Let us lay aside every weight and sin which clings so closely, and let us run with perseverance the race that is set before us, looking to Jesus the pioneer and perfecter of our faith.—Hebrews 12:1-2 (RSVCE)
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I didn’t want to overwhelm the wallpaper with words, so the original verses are pared down. The full verses (shortened version in bold) are:
Therefore, since we are surrounded by so great a cloud of witnesses, let us also lay aside every weight, and sin which clings so closely, and let us run with perseverance the race that is set before us, looking to Jesus the pioneer and perfecter of our faith, who for the joy that was set before him endured the cross, despising the shame, and is seated at the right hand of the throne of God.—Hebrews 12:1-2 (RSVCE)
The reflections on this passage from the study Bible I use are really great so I’ll share them here.
Regarding the cloud of witnesses, the author is making reference to several people they called out in the prior chapter like Noah and Moses who persevered in faith. Also:
Images of the faithful departed cheering us on hints at the communion and intercession of the saints. It shows that the Church in heaven is neither cut off from nor disinterested in the pilgrim Church on earth but is actively solicitous of her salvation.—Scott Hahn & Curtis Mitch, The Ignatius Catholic Study Bible New Testament 2nd ed.
Pretty cool to think we have an unimaginably large stadium of brothers and sisters on the other side hoping we’ll join them. Regarding the analogy to running:
As a runner sheds whatever might restrict his movements or hamper his performance, so the believer must rid himself of every encumbrance in life that will jeopardize his chances for winning the eternal prize.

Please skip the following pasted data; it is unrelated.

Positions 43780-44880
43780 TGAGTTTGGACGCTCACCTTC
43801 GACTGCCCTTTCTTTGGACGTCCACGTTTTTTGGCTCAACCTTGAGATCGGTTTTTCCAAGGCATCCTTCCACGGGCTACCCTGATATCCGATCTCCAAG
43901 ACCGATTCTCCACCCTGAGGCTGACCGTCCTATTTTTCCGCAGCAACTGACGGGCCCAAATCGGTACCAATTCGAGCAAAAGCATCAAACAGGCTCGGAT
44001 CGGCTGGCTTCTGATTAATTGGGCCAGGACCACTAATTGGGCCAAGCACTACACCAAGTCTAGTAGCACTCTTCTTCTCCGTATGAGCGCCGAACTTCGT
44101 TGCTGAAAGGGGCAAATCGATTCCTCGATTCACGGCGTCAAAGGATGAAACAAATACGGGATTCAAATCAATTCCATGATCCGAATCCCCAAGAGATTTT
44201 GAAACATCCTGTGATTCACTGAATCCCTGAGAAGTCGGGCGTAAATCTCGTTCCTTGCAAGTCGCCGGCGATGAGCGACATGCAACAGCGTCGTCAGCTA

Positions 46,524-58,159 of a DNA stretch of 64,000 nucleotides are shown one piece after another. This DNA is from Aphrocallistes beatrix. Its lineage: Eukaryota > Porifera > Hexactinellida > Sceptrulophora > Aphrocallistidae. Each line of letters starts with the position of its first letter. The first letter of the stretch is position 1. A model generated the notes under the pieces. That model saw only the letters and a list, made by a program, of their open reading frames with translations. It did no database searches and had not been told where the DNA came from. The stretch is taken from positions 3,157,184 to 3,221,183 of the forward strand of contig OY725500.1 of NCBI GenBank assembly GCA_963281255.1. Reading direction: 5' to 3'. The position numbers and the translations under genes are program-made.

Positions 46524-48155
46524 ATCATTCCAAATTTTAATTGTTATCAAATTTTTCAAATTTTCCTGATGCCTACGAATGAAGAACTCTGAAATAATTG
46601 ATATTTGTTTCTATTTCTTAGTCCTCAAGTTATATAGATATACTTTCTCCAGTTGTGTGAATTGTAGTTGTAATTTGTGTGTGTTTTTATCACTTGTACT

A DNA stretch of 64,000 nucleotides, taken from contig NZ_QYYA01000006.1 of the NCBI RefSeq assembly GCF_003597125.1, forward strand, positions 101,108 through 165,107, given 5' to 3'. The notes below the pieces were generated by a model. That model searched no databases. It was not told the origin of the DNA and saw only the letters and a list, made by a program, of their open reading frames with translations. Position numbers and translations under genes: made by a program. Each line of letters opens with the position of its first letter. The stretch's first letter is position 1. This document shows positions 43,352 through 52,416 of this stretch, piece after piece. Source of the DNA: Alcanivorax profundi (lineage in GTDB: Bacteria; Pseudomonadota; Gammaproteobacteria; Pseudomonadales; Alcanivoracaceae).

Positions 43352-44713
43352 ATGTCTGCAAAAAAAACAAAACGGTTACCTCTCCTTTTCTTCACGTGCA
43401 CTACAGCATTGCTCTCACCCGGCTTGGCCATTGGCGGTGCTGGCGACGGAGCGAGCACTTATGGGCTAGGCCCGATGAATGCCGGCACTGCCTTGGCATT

Life is more like a distance race than a short sprint. Endurance is therefore necessary to keep moving toward the finish without losing faith along the way.—Scott Hahn & Curtis Mitch, The Ignatius Catholic Study Bible New Testament 2nd ed.
We need to persevere to the end. If we live holy lives for the first half of our life, only to cast it off as outdated and irrelevant, we could run smack into a closed banquet door of heaven, at the end of a long life. This recalls the ending of the parable of the ten maidens that Jesus tells:
“While [the foolish maidens who needed lamp oil] went to buy, the bridegroom came, and those who were ready went in with him to the marriage feast; and the door was shut. Afterward the other maidens came also, saying, ‘Lord, lord, open to us.’ But he replied, ‘Truly, I say to you, I do not know you.'”—Matthew 25:1-13 (RSVCE)
I wonder if, for that soul, it is less that Jesus shuts the door in their face and more that they have acquired a taste for things not served at the heavenly banquet. They’ve changed so much from God’s design that they might just hate heaven. The lines of C.S. Lewis come to mind:
“I willingly believe that the damned are, in one sense, successful, rebels to the end; that the doors of Hell are locked on the inside.”—C.S. Lewis, The Problem of Pain
On Earth, vices can be easily accessed and consumed, but in hell, in the vision I experienced, it wasn’t like that at all.